I happened on a documentary yesterday on the National Geographic channel that I feel compelled to recommend. Called Alone in the Wild, it documents Ed Wardle’s attempt to spend ninety solitary days in the Yukon wilderness. Putting the challenge in context, Wardle has twice summited Everest. (You can see a page about the show here. I haven’t been able to locate a DVD, and the documentary doesn’t seem to be available on Netflix.)
If the title or subject matter evokes anything for you it will probably be the similar story of Christopher McCandless, whose fatal journey Into the Wild was turned into a book and subsequent movie. By absurd chance I happened to read the original magazine article about McCandless when it first came out in 1993, and my reaction then is the same as my reaction now: I’m not surprised that someone who knew little or nothing about surviving in the wilderness died after only cursory study and inadequate planning.
I want to stress that I take no satisfaction in the fact that McCandless died. The arrogance and ignorance he displayed is the flip side of adventurism and daring, and had he lived he might have profited from the experience both personally and financially. I do think, though, that there is a human tendency to perceive conception as the greatest obstacle to attainment. It’s not the doing that’s the hard part, it’s thinking of something to do that takes real ingenuity.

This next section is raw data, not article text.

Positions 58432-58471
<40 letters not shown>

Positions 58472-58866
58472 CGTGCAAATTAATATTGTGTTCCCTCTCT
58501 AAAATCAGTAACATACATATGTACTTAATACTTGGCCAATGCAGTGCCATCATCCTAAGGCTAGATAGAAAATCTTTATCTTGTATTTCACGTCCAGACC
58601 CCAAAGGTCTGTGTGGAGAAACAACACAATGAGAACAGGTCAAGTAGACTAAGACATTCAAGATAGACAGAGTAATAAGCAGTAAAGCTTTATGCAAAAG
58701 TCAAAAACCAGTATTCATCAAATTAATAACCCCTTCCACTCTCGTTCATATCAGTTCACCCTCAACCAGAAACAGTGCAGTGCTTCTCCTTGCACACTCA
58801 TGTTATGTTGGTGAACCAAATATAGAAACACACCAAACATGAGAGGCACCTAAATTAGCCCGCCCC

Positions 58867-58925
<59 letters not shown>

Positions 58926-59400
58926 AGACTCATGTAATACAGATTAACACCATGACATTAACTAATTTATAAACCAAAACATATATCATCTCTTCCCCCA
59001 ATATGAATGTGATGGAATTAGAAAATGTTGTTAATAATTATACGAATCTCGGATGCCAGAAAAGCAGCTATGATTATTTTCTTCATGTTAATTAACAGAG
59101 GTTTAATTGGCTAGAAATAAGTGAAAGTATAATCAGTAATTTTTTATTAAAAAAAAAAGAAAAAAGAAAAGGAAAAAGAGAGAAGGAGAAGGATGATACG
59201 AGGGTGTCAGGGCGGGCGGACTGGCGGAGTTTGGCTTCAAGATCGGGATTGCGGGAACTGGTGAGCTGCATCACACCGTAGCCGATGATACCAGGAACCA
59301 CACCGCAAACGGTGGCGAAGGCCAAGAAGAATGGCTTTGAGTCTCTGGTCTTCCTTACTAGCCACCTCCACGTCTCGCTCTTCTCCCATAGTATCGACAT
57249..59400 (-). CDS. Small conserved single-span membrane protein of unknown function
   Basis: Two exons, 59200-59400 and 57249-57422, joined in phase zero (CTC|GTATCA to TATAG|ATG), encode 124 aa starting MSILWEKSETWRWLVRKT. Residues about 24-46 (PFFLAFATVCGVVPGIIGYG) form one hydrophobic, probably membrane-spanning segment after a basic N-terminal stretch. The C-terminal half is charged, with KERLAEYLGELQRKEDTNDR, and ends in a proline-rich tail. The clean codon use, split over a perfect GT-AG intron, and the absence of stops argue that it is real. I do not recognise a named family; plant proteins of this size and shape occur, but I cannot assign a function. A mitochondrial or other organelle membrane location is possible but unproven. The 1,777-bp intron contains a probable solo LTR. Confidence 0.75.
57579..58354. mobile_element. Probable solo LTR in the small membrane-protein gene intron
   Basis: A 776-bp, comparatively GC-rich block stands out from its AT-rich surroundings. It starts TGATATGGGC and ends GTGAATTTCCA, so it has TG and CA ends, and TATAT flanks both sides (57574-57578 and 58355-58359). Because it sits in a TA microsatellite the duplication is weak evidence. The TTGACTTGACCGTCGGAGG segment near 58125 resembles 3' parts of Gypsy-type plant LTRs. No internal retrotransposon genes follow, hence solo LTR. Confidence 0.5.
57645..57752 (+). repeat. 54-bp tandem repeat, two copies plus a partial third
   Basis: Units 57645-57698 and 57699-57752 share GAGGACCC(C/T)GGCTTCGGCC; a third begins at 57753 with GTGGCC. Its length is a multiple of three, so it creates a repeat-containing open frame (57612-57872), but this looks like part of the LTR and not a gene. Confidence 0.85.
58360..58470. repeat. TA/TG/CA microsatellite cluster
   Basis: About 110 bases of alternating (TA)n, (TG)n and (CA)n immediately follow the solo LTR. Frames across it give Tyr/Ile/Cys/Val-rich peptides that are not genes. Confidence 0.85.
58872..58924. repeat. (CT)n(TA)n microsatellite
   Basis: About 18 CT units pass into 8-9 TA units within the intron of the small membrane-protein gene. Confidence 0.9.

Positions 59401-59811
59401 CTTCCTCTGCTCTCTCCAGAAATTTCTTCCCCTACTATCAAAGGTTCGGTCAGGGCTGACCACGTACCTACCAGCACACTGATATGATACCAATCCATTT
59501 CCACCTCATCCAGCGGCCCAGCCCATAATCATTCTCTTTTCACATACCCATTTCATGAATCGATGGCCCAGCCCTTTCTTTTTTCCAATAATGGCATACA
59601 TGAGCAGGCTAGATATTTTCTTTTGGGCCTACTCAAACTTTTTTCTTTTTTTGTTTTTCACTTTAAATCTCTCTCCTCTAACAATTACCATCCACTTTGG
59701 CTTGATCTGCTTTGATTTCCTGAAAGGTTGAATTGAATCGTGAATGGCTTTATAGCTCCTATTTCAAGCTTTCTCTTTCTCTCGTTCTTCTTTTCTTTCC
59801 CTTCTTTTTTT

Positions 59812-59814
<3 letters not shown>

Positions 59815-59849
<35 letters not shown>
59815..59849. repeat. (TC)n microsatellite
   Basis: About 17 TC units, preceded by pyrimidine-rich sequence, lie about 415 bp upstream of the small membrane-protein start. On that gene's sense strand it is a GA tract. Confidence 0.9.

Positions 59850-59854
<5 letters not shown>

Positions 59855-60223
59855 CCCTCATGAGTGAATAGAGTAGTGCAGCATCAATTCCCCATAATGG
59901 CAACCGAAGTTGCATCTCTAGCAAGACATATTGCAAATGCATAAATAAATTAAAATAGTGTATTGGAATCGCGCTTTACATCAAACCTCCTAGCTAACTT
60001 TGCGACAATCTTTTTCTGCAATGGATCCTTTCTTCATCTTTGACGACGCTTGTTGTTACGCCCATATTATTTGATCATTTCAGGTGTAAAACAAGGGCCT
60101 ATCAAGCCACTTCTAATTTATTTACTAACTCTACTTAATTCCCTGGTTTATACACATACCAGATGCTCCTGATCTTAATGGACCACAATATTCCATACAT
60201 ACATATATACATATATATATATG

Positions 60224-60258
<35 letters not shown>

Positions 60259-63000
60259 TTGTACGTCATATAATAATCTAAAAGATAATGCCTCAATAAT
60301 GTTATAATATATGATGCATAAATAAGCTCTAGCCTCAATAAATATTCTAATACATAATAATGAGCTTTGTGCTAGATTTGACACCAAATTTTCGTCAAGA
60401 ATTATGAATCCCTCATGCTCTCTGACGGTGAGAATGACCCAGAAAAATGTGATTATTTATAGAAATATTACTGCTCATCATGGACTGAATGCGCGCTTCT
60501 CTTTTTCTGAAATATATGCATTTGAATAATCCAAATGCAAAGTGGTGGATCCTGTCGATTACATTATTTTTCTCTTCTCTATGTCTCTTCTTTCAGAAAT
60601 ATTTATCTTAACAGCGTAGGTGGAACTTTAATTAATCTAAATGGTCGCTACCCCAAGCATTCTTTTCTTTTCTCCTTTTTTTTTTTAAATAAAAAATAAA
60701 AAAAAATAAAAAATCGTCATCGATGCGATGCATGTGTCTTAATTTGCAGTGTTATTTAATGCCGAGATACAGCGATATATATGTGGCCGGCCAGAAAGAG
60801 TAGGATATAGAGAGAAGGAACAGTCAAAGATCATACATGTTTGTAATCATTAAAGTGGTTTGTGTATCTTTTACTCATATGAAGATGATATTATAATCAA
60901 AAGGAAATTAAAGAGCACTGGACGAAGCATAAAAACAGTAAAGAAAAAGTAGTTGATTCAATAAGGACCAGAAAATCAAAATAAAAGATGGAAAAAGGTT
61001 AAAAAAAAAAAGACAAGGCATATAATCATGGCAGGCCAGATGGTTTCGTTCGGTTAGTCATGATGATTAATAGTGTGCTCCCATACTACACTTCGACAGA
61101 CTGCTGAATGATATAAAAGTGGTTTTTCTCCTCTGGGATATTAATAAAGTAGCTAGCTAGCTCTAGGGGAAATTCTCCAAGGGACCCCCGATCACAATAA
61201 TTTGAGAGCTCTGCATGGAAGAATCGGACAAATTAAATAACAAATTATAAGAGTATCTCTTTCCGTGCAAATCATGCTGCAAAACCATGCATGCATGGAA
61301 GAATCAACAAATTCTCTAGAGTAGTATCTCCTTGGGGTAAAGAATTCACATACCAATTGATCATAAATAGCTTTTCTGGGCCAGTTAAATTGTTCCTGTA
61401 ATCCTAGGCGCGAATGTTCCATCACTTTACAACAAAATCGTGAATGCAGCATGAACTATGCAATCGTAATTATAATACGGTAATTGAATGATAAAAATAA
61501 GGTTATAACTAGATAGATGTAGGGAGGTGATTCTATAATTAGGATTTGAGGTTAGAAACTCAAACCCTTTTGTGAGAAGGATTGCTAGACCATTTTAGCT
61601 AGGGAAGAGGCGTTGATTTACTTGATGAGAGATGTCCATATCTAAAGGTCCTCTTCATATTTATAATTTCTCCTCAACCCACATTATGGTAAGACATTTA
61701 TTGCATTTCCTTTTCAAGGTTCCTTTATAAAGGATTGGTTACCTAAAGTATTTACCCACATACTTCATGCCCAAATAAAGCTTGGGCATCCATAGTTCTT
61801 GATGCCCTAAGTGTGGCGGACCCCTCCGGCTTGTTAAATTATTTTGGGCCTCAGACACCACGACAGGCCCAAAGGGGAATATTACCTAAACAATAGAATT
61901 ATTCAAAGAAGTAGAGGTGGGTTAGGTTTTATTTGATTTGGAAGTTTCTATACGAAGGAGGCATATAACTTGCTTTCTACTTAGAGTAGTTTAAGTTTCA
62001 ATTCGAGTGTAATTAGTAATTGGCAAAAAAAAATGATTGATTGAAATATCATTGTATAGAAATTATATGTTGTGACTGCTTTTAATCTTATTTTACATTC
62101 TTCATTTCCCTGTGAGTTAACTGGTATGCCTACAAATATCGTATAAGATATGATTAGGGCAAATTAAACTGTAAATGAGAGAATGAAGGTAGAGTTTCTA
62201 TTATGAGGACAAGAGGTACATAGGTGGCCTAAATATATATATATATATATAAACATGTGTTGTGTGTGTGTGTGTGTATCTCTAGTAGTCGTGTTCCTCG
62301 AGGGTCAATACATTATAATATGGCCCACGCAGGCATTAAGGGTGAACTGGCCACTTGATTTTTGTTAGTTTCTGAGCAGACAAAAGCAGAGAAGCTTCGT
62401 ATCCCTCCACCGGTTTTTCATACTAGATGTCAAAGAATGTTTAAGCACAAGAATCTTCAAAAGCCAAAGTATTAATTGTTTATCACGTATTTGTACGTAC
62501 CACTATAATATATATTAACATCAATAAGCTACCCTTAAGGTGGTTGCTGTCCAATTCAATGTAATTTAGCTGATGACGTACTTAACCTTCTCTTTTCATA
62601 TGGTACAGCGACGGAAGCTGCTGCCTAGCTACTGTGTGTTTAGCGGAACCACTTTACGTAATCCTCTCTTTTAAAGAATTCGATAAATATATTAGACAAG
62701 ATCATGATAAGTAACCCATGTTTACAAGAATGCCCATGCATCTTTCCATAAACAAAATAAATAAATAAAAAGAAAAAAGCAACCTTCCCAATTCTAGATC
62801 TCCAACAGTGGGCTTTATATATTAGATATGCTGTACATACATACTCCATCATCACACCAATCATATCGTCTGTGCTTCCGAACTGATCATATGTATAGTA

Over the course of my life I’ve come to believe that this is exactly backwards. In the storytelling world it doesn’t take long to realize that great ideas really are a dime a dozen — or a gross. It’s execution over the long haul, draft after draft, and the realization of detail in the final polish that makes any idea shine. But that’s not fun to contemplate because it presupposes a life of hard work and apprenticeship, when what everybody wants to do is fall out of bed and land on fame and fortune. [ Read more ]